Handbook for the Appreciation of Glass

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Handbook for the Appreciation of Glass

Message par Tsubo » 15 Septembre 2022, 12:34

Handbook for the Appreciation of Japanese Traditional Crafts by the Japan Kōgei Association

Blown glass can be mould-blown or free-blown. Among decorative techniques, the best known are cutting (kiriko), etching and engraving. The techniques of cut glass used on 19th century Edo-kiriko and Satsuma-kiriko have been passed over the generations and are still widely used today. Etching, engraving and sandblasting were introduced from the West in the modern period.
People are fascinated by the transparent and fragile beauty of glass. Evidence of the degree to which glass has been prized in Japan can be found in the form of the white glass bottles preserved in the Shosoin Treasury, the free-blown glass balls used on Buddhist sculptures of the Nara period (710-794), and the beads (tombo-dama) and glass fragments excavated from ancient archaeological sites.
Glass production began to develop into a modern industry and craft discipline following the introduction of European manufacturing methods and decorating techniques in the mid-19th century. Glass is made by adding agents such as soda and lime to silica and heating in a kiln to a temperature of over 1000℃. Colours are obtained by the addition of different metal oxides. The techniques of glass-making are broadly divided into forming and decorating methods, the combined uses of which give rise to a wide range of effects.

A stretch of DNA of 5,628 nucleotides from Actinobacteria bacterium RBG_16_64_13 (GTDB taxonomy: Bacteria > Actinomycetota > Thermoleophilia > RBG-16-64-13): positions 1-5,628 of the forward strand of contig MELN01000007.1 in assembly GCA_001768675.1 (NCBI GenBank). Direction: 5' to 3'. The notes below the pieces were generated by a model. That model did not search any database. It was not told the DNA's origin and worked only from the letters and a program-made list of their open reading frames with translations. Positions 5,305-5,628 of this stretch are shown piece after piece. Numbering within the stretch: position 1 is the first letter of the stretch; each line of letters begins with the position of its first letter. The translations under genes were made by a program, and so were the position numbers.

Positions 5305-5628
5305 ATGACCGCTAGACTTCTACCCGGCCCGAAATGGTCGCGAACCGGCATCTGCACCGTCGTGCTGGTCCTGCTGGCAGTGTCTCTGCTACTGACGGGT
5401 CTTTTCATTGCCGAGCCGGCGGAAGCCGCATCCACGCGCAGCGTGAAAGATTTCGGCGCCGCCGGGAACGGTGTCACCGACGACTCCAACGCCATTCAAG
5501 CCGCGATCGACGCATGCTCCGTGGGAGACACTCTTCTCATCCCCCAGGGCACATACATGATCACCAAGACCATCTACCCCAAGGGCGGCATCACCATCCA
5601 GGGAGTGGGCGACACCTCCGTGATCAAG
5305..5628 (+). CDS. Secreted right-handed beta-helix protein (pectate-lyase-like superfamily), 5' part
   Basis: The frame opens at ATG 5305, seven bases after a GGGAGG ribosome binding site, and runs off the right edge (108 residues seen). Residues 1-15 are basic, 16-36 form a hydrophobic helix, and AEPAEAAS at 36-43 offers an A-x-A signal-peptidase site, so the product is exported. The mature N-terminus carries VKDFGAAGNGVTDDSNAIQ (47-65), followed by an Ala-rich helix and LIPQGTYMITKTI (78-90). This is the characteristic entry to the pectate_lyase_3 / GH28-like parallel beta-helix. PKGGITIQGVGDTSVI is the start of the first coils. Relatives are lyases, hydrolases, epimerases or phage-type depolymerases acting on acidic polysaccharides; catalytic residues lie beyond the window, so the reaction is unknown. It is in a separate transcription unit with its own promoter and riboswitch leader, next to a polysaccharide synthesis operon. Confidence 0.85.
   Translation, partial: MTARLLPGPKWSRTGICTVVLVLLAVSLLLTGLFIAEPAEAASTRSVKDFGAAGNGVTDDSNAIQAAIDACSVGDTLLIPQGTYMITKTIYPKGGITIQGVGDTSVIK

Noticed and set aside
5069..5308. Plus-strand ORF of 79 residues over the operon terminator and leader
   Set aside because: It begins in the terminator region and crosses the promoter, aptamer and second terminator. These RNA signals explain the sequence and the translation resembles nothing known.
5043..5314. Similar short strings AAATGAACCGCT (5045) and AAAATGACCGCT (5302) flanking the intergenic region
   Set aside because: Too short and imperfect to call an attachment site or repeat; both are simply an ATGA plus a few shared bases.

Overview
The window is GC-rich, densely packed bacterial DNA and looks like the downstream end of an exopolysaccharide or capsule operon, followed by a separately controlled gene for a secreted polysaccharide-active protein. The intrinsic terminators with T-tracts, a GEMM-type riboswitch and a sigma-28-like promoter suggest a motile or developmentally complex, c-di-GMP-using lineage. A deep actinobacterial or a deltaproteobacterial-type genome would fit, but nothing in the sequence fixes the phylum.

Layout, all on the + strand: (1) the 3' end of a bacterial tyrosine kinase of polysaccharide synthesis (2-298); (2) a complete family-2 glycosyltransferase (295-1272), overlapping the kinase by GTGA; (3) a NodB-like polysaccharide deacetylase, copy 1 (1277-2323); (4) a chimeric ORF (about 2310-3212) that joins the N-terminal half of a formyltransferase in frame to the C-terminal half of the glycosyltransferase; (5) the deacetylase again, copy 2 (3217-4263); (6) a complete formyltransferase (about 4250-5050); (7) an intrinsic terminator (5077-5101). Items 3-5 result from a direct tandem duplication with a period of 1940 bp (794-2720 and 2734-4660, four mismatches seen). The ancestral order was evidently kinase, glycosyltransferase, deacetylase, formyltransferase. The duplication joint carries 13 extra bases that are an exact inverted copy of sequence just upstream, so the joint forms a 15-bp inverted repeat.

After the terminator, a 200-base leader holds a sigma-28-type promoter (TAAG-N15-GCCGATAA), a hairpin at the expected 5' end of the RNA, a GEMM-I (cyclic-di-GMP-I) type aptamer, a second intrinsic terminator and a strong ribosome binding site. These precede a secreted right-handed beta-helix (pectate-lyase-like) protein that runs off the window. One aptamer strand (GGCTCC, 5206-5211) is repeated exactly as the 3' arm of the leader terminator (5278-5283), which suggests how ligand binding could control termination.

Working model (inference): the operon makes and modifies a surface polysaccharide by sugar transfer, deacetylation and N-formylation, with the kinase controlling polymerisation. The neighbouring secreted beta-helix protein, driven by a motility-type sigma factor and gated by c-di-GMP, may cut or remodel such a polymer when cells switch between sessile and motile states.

Forming methods

Chubuki (free-blowing) = A small amount of glass melt is picked up on the tip of a blowing rod and air is blown through to produce a round form that is then, while it is still hot and soft, modelled into shape with the aid of metal tools.
Katafuki (mould-blowing) = The glass melt picked up on the end of a blowing rod is blown into a mould made of plaster, clay, wood or metal. Today, wood and metal moulds are the most common.
Pate-de-verre = Paste made from ground glass mixed with a binder is put into a fire-resistant plaster mould and fired in an electric kiln. The glass melts to form a vessel in the shape of the mould.

Decorating methods
Cutting (kiriko) = Parts of the glass are cut away by moving the object against a rotating cutting device such as a grinder. Rough cutting is followed by whetstone-grinding and polishing. Only straight lines, curved lines and a limited range of circular motifs can be created by this method. Edo-kiriko and Satsuma-kiriko are the best known varieties of Japanese cut glass.
Engraving = This technique has been in use in Japan since the early Showa period (1926-1989). The area of the glass to be engraved is coated with abrasive powder and then moved against a small rotating copper plate. Different effects are achieved by using different types of copper plate.
Sandblasting = Carborundum mixed with compressed air is blown directly onto the glass to create a smoked glass effect.
Etching = This involves the application of hydrofluoric acid to etch away parts of the surface of the glass. The technique was extensively used by Art Nouveau artists such as Emile Gallet and the Daums Brothers.

Terms used
Crystal glass = Glass of extremely high translucency containing very few bubbles obtained by the removal of iron from the raw materials used.
Hakururi = Faintly coloured white glass with a high silica content of the sort found alongside examples of blue glass and green glass in the Shosoin Treasury.
Art Nouveau = An anti-traditional artistic style that flourished in France and Belgium in the early 20th century that was characterised by the use of curvilinear designs and the incorporation of organic forms.